Distinguishing the presence and frequency of 1, 2, 3... and alternative patterns, however they may be described (with numbers, words or other symbols), is a means of referencing human cognitive behavior. Philosophers have long noted the frequency of using particular patterns of thought by describing them as a set illustrated with the word "Monad Dyad Triad". In fact, it is not too infrequent to find a philosopher in one subject context or another, using a particular pattern with which to assert a given idea. For example, Charles Sanders Peirce and his (threepatterned) theory of signs, though other thinkers are credited with having developed a comprehensive idea involving three references or establishing an idea which later became referenced with a patternofthree idea or phrase, though this says nothing about those ideas which prefer to reference some other underlying quantitative alignment:
St. Augustine's Philosophy:  Memory~ Understanding~ Will 
Comte's Philosophy:  Great Being ~ Great Medium ~ Great Fetish 
Hegel's 3 Spirits:  Subjective Spirit ~ 0bjective Spirit ~ Absolute Spirit 
Plotinu's Philosophy:  One ~ One Many ~ One and Many 
Aristotle's 3 Unities:  Unity of Action ~ Unity of Time ~ Unity of Place 
Sir F. Bacon's 3 Tables:  Presence ~ Absence ~ Degree 
Thomas Hobbes's 3 Fields:  Physics ~ Moral Philosophy ~ Civil Philosophy 
Immanuel Kant's 3 Critiques:  Pure Reason ~ Practical Reason ~ Judgment 
Averroes's 3 Commentaries:  Little ~ Middle ~ Great 
Karl Marx's 3 isms:  Communism ~ Socialism ~ Capitalism 
Woodrow Wilson's 3 isms:  Colonialism ~ Racism ~ AntiCommunism 
Hippocrates's Mind Disorders:  Mania ~ Melancholia ~ Phrenitis 
Emile Durkeim's 3 Suicides:  Egoistic ~ Altruistic ~ Anomic 
D. Liesman's 3 Social Characters:  Traditiondirected ~ Innerdirected ~ Otherdirected 
Erich Fromm's 3 Symbols:  The Conventional ~ The Accidental ~ The Universal 
Pythagoras's "fusion" idea:  Monarchy ~ Oligarchy ~ Democracy (into harmonic whole) 
M.L. King Jr.'s "Middle Road":  Acquiescence ~ Nonviolence ~ Violence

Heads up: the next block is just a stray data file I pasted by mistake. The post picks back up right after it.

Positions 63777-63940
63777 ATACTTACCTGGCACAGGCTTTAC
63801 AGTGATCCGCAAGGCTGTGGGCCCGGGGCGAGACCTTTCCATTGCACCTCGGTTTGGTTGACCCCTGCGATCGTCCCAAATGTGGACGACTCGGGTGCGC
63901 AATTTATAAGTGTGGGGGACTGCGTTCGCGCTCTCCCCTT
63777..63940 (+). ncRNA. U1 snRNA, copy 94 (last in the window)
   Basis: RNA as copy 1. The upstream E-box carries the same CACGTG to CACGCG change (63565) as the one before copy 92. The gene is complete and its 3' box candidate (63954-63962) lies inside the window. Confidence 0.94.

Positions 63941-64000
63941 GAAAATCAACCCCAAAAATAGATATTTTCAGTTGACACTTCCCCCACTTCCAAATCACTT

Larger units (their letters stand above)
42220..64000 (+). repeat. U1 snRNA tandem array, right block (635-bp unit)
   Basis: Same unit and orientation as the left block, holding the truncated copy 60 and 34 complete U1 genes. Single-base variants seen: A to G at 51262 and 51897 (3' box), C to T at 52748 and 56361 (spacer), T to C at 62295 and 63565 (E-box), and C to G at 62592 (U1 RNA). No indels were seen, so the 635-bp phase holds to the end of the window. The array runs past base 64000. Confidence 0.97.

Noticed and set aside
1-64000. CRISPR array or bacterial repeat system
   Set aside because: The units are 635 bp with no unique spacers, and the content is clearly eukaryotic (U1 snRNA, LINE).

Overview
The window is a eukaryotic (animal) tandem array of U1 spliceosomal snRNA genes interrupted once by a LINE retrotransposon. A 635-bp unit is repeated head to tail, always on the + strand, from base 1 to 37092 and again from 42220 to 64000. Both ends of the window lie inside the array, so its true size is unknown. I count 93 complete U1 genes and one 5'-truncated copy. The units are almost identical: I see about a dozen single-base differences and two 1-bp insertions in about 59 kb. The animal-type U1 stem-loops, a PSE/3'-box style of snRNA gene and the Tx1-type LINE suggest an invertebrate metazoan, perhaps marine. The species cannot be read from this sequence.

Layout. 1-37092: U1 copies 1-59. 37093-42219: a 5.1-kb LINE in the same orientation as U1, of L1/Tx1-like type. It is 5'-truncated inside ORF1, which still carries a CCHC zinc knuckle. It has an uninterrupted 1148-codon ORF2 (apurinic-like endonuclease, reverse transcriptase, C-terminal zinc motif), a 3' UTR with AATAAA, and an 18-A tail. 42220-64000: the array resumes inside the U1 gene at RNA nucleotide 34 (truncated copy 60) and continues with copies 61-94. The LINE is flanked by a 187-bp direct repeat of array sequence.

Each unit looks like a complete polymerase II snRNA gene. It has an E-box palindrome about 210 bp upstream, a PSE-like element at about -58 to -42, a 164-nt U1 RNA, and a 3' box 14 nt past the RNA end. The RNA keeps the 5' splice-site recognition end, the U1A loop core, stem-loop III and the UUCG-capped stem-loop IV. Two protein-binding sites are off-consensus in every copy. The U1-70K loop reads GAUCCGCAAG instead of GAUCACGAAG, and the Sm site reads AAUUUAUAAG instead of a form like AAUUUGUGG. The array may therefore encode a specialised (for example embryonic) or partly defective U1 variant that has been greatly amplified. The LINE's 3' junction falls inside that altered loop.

Kierkegaard's 3 Stages:  Aesthetic ~ Ethical ~ Religious 
Husserl's 3 Reductions:  Phenomenological ~ Eidetic ~ Religious 
St. Augustine's 3 Laws:  Divine Law ~ Natural Law ~ Temporal, or positive Law 
Witness Stand "Laws":  Tell the Truth ~ The whole Truth ~ Nothing but the Truth 
Titus Carus's 3 Ages:  Stone Age ~ Bronze Age ~ Iron Age 
Feuerbach's 3 Thoughts:  God, 1st Thought ~ Reason, 2nd ~ Man, 3rd 
Magnus's 3 Universals:  Ante Rem ~ In Rem ~ Post Rem 
Max Weber's 3 Authorities:  Traditional ~ Charismatic ~ Legalrational 
F. de Sausure's 3 "Signs":  Sign ~ Signified ~ Signifier 
Charles Pierce's 3 "Signs":  Qualisign ~ Sinsign (token) ~ Legisign (also, 1stness  2ndness  3rdness) 
John Keynes's 3 Eras:  Scarcity ~ Abundance ~ Stabilization 
George Mead's 3 Distinctions:  Self ~ I ~ Me 
Thrasher's 3group Gangs:  Inner Circle ~ Rank & File ~ Fringers 
Abe Lincoln's 3ForAll:  Of the People ~ By the People ~ For the People 
Jesus Christ's 3 Praises:  In the name of the Father~ Son~ Holy Spirit 
Samuel Clemmons' 3 lies: (Mark Twain) 
Lies ~ Damned Lies ~ Statistics 
Descartes 3 Kinds of Ideas:  Innate Adventitious Factitious 
Thesis ~ Antithesis ~ Synthesis Indulgence ~ "Middle Way" ~ Ascetism Major Premise ~ Minor Premise ~ Conclusion Contradiction ~ Excluded Middle ~ Identity Principal  
"Godology": Omnipresent Omnipotent Omniscient